By governance, Zizioulas means something rather other than what we might call bureaucracy. To be sure, as I said earlier, ordination to the prebyterate does include administrative duties, but this is deeper than what is usually meant. For example, borrowing from Judaism, St Ignatius of Antioch (Epistle to the Trallians 3.1) refers to the council of presbyters as the “sanhedrin,” suggesting that, like the Jewish sanhedrins, they had not only an executive role but also legislative and judical roles as well.
Reflecting on the Syriac text of the Didascalia Zizoulas writes that the presbyters functioned
“as an advisory body whose purpose was to settle, together with the Bishop, differences arising between members of the Church so that those who repented and were reconciled could then receive forgiveness from the Bishop and . . . participate in the Eucharist” (p. 204).
So in the early Church the administrative duties of the presbyter were intimately associated with the spiritual and liturgical life of the Church. To use a more contemporary phrase, governance pertains to the economia, or “the divine plan for man’s salvation” as it is embodied in the life of the Church.
We see this as well in “the teaching ministry of the Presbyters.” While it was the obligation of the bishop to preach at the celebration of the Eucharist, “Presbyters function[ed] as teachers mainly outside the Eucharist.” Their teaching office included “preparing catechumens” for baptism and “admonishing the faithful through Scripture reading and prayer.” To use contemporary terms, a man was ordained to the priesthood to teach inquires and catechumens and to lead Bible studies.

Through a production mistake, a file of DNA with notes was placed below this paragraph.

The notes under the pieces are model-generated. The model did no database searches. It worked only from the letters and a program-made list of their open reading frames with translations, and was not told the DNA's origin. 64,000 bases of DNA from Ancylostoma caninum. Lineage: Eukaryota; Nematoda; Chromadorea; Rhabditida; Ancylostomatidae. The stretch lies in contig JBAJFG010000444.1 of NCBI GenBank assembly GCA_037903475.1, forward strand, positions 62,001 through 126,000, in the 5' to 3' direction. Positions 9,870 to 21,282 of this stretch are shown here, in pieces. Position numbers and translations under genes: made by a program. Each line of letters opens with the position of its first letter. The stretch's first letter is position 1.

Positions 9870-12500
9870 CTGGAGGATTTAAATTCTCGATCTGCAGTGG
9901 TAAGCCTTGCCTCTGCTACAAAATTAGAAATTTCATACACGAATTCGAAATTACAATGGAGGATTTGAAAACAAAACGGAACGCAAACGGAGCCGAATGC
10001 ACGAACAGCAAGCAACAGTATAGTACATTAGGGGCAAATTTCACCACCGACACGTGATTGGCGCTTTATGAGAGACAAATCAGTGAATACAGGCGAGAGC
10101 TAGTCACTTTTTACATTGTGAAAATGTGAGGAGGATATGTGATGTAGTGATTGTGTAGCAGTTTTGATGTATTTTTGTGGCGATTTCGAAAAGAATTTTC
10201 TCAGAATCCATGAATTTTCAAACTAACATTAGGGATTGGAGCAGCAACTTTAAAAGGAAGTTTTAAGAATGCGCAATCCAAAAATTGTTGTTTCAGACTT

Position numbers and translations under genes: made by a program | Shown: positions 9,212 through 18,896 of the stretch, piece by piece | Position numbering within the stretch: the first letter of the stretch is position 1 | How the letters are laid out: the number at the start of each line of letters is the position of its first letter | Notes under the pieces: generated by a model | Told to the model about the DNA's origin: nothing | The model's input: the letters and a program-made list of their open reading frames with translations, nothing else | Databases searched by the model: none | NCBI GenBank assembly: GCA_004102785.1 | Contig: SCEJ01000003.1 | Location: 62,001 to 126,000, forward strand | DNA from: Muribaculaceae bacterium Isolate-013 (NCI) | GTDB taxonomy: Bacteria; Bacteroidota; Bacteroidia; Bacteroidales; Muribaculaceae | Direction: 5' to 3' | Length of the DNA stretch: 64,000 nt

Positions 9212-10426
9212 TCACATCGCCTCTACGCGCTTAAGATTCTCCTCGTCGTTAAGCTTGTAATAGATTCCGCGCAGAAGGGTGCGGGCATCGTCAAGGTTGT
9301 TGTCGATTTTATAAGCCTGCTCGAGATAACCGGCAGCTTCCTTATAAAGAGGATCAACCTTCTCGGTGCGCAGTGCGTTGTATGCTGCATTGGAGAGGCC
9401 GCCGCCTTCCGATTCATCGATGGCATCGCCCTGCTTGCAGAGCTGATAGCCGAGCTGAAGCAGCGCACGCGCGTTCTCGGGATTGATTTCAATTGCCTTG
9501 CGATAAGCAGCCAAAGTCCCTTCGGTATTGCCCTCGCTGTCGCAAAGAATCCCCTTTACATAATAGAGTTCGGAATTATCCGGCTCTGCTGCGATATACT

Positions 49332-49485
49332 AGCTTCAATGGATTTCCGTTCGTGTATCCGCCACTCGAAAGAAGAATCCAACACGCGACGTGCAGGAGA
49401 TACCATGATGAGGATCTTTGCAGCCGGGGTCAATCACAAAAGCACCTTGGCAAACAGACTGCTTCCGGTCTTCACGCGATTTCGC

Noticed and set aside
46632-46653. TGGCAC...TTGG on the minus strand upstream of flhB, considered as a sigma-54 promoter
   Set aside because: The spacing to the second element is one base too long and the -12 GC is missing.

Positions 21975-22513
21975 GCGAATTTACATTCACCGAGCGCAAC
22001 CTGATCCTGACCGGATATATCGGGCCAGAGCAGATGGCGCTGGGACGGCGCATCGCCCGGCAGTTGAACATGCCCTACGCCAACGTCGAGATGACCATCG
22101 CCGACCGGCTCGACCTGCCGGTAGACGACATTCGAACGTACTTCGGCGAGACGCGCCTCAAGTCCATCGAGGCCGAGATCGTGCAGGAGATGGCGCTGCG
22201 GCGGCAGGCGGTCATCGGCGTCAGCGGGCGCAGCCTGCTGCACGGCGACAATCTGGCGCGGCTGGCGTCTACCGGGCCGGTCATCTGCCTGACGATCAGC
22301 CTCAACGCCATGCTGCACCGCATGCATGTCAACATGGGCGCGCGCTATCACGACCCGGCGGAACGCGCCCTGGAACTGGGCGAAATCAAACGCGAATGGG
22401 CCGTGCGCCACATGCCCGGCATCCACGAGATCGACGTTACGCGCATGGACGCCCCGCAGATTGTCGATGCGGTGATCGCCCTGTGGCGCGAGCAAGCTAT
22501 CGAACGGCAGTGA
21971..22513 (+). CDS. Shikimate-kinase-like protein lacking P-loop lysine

Taken together, these two ministries not only manifestations of the gift of discernment and the virtue of prudence, but also of counsel. Whether as governor or teacher in the Church, the priest is called by God to help the faithful come to know and do the will of God in their lives. (As an aside, this is why the imitation of monastic obedience in the parish is so dangerous; it is a substitute for the proper obedience that should be practiced. More on that another time.) It is no wonder, as Zizioulas argues, that the presbyter eventually becomes the principle celebrant of the the Eucharist; he is not only closely associated with the bishop in the life of the Church, he is man who (ideally at least) has the trust and respect as a man of great wisdom and discernment (see Zizoulas, pp. 208-217).
For our purpose though what is important is this, it is not leading the Eucharist celebration that confers authority on the presbyter. It is rather his proven ability to govern, teach and counsel that results in his being entrusted with the celebration of the Eucharist in the bishop’s absence; it is the character and gifts of the man which are primary. Put another way, ordination is not so much the source of the priest’s authority in the Church but the confirmation of the work of God in a man’s life that makes the exercise of that authority not only possible but fruitful.
With this in mind I will in my next post, offer some suggests for the Church’s own discernment of who does, and more importantly does not, have a vocation to the priesthood.
Until then, and as always, your comments, questions and criticisms are not only welcome they are actively sought.